Department of Numbers

Dayton, Ohio Unemployment

The BLS reported that the unemployment rate for Dayton rose 0.1 percentage points in February 2017 to 4.8%. For the same month, the metro unemployment rate was 0.3 percentage points lower than the Ohio rate. The unemployment rate in Dayton peaked in December 2009 at 12.1% and is now 7.3 percentage points lower. From a post peak low of 4.2% in July 2016, the unemployment rate has now grown by 0.6 percentage points. You can also compare Dayton unemployment with unemployment in other cities.

Unemployment Rate February 2017 Month/Month Year/Year
National 4.7% -0.1 -0.2
Ohio 5.1% +0.1 +0.1
Dayton 4.8% +0.1 +0.1
Note: Metro level data is now seasonally adjusted.1 All comparisons are made with February 2017 data as March metro level unemployment data has not yet been released.

Unemployment Rate: Dayton, Ohio, National

Dayton, Ohio monthly unemployment rate chart

Note: Recessions shown in gray.

Dayton, Ohio Unemployed

The number of people unemployed in Dayton peaked in January 2010 at 48,219. There are now 29,700 fewer people unemployed in the metropolitan area. From a recent trough of 16,443 in July 2016, the number of unemployed has now grown by 2,076. Dayton employment and jobs data (including jobs lost/gained in Dayton, Ohio) is also available.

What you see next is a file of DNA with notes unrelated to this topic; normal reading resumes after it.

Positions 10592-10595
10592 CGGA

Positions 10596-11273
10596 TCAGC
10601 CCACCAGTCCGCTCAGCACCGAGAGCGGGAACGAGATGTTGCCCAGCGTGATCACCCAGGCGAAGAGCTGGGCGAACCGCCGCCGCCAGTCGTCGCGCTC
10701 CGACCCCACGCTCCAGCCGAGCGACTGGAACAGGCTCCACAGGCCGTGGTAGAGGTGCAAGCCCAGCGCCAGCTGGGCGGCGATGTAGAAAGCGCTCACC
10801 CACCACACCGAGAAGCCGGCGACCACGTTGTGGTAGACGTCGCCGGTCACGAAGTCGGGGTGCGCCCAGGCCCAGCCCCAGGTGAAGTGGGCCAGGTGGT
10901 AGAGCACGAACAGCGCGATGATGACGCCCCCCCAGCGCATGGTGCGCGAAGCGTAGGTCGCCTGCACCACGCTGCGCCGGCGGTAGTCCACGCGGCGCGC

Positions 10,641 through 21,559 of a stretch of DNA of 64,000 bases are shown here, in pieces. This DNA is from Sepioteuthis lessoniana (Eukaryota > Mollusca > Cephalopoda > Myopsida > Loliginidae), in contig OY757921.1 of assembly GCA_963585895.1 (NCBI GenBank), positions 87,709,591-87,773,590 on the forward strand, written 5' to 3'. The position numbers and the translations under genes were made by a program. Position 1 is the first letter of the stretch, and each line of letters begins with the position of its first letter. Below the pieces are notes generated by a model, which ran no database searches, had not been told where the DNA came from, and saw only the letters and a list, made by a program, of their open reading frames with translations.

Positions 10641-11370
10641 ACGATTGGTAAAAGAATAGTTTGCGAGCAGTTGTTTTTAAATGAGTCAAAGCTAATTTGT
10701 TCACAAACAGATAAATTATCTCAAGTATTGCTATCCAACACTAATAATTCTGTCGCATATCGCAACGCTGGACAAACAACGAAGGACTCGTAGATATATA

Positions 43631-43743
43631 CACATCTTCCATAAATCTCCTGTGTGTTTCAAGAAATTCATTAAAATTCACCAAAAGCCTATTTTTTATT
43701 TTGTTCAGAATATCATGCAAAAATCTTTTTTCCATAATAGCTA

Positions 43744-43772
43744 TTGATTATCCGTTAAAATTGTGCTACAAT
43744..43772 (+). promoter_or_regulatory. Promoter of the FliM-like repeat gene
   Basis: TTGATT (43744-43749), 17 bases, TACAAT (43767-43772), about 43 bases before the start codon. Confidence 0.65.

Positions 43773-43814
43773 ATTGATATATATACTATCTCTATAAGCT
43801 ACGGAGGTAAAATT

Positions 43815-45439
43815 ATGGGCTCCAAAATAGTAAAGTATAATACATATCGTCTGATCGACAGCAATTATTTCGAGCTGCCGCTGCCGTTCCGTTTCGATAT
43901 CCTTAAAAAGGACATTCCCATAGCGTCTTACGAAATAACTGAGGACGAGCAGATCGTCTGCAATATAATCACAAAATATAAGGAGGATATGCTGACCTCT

Unemployed Persons February 2017 Month/Month Year/Year
Dayton 18,519 +441 +273

Number of Unemployed Persons

Dayton, Ohio Unemployment History

Date National
Unemployment Rate
Ohio
Unemployment Rate
Dayton
Unemployment Rate
Dayton
Unemployed
March
2017
4.5% 5.1%
February
2017
4.7% 5.1% 4.8% 18,519
January
2017
4.8% 5.0% 4.7% 18,078
December
2016
4.7% 5.0% 4.7% 18,136
November
2016
4.6% 5.0% 4.7% 17,770
October
2016
4.8% 5.0% 4.9% 18,746
September
2016
4.9% 5.0% 4.9% 18,796
August
2016
4.9% 4.9% 4.4% 16,976
July
2016
4.9% 4.9% 4.2% 16,443
June
2016
4.9% 4.9% 4.5% 17,541
May
2016
4.7% 4.9% 4.7% 18,259
April
2016
5.0% 5.0% 4.8% 18,792

1. Metro area unemployment rates are now seasonally adjusted. The BLS has started publishing smoothed seasonally adjusted metropolitan area data which makes comparisons to state and national data more relevant than the unadjusted numbers.